Arranged marriages happier, suggests judge
ARRANGED marriages could make people happier than marrying for love because they remove the pressure to find the “perfect” partner before settling down, a former High Court family judge said.
Sir Paul Coleridge, founder of the Marriage Foundation think tank, said he had come to the “truly startling” conclusion based on findings from a study suggesting that British Muslim women are more likely to be happily married than those from other backgrounds.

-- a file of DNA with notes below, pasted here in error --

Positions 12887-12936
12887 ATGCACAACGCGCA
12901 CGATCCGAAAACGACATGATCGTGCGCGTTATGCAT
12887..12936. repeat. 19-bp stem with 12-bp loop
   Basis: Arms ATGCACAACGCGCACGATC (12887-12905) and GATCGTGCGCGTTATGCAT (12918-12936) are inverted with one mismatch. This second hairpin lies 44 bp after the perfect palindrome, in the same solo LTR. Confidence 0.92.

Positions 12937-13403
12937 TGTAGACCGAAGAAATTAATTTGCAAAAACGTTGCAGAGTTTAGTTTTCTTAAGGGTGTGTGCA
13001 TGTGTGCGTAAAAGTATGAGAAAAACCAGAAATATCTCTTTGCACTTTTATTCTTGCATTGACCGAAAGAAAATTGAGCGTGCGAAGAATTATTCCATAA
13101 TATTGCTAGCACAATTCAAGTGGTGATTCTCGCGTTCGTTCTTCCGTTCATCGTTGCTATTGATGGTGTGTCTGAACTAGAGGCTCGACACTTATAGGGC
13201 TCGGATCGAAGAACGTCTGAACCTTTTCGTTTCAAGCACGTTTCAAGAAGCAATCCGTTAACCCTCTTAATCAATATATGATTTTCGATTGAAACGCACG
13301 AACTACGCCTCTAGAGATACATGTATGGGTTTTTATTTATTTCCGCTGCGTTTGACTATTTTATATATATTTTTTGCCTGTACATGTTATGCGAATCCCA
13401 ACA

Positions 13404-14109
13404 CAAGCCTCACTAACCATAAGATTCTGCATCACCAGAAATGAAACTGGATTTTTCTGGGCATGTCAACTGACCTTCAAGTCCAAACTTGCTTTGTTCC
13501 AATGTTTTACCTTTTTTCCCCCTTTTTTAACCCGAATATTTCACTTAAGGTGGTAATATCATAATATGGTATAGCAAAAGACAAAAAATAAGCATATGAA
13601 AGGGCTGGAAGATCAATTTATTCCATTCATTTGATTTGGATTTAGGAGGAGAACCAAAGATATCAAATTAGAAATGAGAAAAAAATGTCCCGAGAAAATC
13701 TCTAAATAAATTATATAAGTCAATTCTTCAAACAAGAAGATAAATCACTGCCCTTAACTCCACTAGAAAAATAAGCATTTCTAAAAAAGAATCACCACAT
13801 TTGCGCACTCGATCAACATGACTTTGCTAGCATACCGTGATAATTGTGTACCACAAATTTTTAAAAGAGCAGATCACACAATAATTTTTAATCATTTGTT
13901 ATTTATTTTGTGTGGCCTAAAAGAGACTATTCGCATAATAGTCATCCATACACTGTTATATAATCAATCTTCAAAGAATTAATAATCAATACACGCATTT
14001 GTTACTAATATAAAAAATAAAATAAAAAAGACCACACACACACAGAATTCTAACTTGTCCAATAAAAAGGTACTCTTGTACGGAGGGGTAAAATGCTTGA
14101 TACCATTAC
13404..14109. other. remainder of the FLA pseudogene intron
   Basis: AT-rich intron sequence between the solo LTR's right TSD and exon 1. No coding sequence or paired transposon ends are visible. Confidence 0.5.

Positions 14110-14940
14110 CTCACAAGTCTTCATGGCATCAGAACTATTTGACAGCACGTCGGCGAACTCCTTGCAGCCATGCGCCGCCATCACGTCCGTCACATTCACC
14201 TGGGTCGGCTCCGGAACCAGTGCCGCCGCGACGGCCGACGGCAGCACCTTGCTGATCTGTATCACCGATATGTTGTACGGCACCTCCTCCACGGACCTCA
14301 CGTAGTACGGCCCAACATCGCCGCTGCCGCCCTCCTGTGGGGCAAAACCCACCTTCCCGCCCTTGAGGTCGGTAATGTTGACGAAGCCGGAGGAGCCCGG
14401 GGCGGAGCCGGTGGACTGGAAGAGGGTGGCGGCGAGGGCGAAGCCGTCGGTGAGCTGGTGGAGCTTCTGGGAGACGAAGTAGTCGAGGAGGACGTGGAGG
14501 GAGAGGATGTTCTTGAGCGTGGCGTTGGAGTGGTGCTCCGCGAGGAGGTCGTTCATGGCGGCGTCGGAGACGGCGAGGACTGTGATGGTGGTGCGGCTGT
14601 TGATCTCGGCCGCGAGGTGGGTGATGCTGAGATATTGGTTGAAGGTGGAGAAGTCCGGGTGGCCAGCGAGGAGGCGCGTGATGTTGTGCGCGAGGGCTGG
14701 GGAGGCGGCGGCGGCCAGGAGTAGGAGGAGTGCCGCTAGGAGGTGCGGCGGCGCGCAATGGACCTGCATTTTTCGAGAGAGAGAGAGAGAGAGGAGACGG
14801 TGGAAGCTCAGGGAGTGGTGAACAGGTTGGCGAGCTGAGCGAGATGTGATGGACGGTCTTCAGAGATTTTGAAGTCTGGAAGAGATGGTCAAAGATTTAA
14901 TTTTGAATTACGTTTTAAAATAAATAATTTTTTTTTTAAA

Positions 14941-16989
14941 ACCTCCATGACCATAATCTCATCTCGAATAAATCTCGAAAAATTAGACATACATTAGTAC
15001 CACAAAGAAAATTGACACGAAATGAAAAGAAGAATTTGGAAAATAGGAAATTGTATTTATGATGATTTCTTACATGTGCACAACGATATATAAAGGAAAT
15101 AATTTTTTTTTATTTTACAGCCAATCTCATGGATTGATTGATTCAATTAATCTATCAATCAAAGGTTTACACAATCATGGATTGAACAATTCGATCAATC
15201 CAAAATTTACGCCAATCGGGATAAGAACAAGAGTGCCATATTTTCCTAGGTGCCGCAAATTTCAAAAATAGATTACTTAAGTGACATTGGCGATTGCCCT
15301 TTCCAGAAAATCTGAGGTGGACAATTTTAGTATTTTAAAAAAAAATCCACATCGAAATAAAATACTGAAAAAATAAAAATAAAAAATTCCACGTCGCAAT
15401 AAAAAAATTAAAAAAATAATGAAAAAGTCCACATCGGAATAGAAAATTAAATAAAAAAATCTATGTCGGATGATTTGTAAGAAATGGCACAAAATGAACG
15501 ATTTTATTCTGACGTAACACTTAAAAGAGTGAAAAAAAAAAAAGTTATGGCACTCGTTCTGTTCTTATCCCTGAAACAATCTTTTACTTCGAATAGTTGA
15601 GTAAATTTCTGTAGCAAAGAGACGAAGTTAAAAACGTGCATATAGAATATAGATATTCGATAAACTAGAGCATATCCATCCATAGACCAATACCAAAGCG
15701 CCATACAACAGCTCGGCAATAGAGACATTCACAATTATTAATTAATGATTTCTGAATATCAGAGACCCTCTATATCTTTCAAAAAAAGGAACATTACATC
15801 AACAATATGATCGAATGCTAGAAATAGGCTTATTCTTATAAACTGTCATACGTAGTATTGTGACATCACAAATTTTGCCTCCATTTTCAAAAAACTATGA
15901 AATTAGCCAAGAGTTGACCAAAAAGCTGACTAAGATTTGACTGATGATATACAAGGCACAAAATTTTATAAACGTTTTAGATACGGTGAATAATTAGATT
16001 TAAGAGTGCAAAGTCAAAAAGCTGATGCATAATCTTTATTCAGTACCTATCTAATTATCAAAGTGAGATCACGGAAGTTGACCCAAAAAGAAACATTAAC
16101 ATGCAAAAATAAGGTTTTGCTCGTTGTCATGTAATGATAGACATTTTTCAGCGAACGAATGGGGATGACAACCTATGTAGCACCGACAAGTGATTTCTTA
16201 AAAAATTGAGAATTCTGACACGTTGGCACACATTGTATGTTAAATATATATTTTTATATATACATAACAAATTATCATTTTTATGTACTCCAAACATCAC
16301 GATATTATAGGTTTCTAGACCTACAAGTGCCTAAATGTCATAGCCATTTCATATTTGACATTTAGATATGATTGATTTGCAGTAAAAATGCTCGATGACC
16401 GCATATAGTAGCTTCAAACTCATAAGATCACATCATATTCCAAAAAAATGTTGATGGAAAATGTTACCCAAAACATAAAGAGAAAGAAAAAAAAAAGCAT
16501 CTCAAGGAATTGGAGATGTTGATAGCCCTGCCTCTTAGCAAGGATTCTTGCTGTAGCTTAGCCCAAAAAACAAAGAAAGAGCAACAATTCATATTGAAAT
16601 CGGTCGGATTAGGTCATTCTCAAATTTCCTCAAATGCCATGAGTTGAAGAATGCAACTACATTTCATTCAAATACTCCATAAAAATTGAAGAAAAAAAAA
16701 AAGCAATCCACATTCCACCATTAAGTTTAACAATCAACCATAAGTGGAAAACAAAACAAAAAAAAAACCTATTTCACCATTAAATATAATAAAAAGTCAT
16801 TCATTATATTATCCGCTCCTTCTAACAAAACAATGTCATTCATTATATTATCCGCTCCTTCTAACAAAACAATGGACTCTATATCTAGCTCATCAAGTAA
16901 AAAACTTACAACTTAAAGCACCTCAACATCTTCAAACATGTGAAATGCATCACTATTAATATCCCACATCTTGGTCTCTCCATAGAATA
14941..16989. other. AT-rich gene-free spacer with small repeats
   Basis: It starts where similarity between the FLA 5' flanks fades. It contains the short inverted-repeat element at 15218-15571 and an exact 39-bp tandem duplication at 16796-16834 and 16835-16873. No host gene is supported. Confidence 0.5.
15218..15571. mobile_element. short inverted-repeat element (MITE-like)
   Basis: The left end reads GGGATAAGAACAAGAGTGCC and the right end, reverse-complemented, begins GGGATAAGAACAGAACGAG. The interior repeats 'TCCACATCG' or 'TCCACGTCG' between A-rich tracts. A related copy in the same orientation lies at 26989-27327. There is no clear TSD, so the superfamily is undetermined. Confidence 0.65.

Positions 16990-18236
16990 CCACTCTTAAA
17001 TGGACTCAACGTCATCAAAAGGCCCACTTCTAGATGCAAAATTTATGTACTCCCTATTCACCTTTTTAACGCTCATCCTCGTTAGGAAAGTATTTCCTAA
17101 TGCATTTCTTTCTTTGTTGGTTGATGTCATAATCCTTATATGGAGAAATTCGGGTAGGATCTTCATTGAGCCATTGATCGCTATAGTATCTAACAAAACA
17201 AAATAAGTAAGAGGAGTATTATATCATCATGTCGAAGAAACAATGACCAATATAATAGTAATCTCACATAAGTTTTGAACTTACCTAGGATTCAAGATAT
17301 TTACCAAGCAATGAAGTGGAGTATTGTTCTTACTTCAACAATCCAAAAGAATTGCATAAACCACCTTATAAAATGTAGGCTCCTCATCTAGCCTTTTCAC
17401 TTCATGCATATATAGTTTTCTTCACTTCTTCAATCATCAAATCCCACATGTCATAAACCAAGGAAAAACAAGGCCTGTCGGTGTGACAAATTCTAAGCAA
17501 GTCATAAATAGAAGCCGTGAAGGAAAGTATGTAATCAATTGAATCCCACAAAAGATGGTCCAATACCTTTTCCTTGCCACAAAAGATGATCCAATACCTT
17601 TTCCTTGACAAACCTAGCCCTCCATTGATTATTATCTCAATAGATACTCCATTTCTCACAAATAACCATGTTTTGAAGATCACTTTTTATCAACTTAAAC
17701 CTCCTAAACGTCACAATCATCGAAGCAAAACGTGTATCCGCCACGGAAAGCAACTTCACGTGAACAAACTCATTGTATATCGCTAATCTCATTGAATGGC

The research used data from the Millennium Cohort study, which contains details of 15,000 mothers who had children at the turn of the century. It found 45 per cent of mothers from a Pakistani or Bangladeshi background said they were “very happy” compared with 34 per cent of “white” mothers. Sir Paul said: “Muslims in arranged marriages enter marriage without artificial and unreal ‘celebrity’ expectations.”